How Purpose-built Quarantine Facilities can Boost the Construction Economy

Image source: ABC News

A commitment to building pandemic-proof quarantine facilities in each capital city would be a boon for the construction industry, and would aim to effectively eliminate transmission of Covid-19 from returned travellers to the community. 

Earlier this year, the Victorian government proposed a dedicated quarantine facility for returned travelers from high-risk countries be built on Commonwealth land, and this week, the federal government committed to assisting to fund it. 

Two locations in outer Melbourne have been proposed: one in Mickleham, adjoined to an existing pet and plant quarantine facility in the city’s north, and another next to Avalon Airport.

The idea for the proposed Victorian quarantine facility echoes that of ‘gold standard’ Howard Springs in Darwin, where returned travelers are housed in separate, self-contained cabins.

The Howard Springs village was originally built in 2012 by Japanese oil and gas company Inpex to house fly-in fly-out workers during the construction of its NT plant.

The residential village facilitates up to 3,500 people and cost $600 million to build. 

While Howard Springs is a rare quarantine success story, it can only accommodate so many people.

To build a 3000-bed facility of the same ilk in Melbourne, it has been proposed, would cost somewhere around $700 million.

With the cost of lockdowns in Victoria and New South Wales roughly $1 billion a week, it makes sense to mitigate future lockdowns through purpose built quarantine facilities.

The federal government this week provided a memorandum of understanding for the project to the state, although it is not yet known whether an agreement has been reached on a location for the facility.

If the Mickleham facility – which is understood to be the preferred location of the state government – is approved, it is predicted design and planning will take up to four months, with a further four months needed to construct the facility, it would likely be operational by the end of the year.

Dr Ahmed WA Hammad, from the UNSW Faculty of Arts, Design and Architecture, argues that modular construction is the fastest and most cost-effective solution to quarantine.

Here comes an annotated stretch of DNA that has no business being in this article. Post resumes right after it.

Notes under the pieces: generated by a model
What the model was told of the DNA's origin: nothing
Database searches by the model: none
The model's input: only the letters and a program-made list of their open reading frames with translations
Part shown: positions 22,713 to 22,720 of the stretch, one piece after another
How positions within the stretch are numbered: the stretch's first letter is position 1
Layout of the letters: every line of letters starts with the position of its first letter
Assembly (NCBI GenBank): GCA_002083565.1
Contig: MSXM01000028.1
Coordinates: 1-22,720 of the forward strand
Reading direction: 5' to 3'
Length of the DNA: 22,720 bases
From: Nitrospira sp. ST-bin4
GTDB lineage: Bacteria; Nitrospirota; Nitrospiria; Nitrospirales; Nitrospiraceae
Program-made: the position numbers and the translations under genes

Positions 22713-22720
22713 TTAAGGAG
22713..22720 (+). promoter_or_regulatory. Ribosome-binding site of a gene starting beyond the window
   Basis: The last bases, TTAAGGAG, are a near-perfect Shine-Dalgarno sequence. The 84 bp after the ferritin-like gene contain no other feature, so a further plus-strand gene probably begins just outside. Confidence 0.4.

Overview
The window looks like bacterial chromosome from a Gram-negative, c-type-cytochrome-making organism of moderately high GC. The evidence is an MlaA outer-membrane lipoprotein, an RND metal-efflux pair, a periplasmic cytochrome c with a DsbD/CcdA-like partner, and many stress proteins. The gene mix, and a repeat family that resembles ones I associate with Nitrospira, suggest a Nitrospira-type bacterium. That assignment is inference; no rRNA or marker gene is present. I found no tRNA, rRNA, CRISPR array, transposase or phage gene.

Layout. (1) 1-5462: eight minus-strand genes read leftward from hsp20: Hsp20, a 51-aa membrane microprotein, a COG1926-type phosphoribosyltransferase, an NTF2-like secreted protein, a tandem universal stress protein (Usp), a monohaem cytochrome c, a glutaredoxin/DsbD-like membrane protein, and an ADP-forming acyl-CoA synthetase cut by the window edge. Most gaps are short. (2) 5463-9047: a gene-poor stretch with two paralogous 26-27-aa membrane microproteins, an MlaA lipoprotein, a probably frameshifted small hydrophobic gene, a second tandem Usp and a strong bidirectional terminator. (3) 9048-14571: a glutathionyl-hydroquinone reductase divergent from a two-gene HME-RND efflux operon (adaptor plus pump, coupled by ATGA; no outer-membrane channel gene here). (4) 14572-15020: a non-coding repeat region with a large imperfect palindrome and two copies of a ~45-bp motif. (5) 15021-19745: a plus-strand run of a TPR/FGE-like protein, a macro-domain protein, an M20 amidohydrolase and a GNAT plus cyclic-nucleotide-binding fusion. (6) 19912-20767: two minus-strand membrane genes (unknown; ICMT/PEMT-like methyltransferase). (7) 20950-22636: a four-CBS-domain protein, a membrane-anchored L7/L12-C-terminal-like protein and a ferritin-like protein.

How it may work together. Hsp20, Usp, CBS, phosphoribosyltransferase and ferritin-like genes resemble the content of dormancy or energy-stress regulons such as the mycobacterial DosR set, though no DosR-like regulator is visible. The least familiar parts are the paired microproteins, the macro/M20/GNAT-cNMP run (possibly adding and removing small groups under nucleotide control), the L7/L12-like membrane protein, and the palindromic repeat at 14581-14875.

“Modular construction is safe, proven to be more sustainable, and is quicker to build than your traditional construction method,” Dr Hammad says.

“For quarantine facilities we’re looking at two options: adaptable facilities that are more permanent and can be used for some other purpose once the pandemic issue is resolved, or temporary quarantine facilities that can be built super-quickly and dismantled after the pandemic.

“These temporary quarantine facilities can even be made mobile so that they can be sent to various locations depending on need.”

Dr Hammad says construction times and costs would vary depending on different requirements such as location and size.

“If you wanted to build 50 rooms suitable for the purposes of quarantining, you are looking at three to 10 weeks, depending on several factors like quality level desired, level of adaptability of the space for after the pandemic, and the availability of materials and resources.”

It is Premier Daniel Andrews’ belief that outside of infection control, the proposed facility will have a number of purposes, making it a sound investment.

“This will serve a purpose for a long time…when we have a bushfire, for instance, and other emergency accommodation needs,” Andrews said.

Dr Hammad said care must be taken in the design of the village to ensure it is suitable in a post-covid world.

The state government will decide whether to go ahead with the project in September, taking into consideration factors such as the virus itself, vaccination progress and, according to Acting Premier James Merlino, “what the world looks like”.

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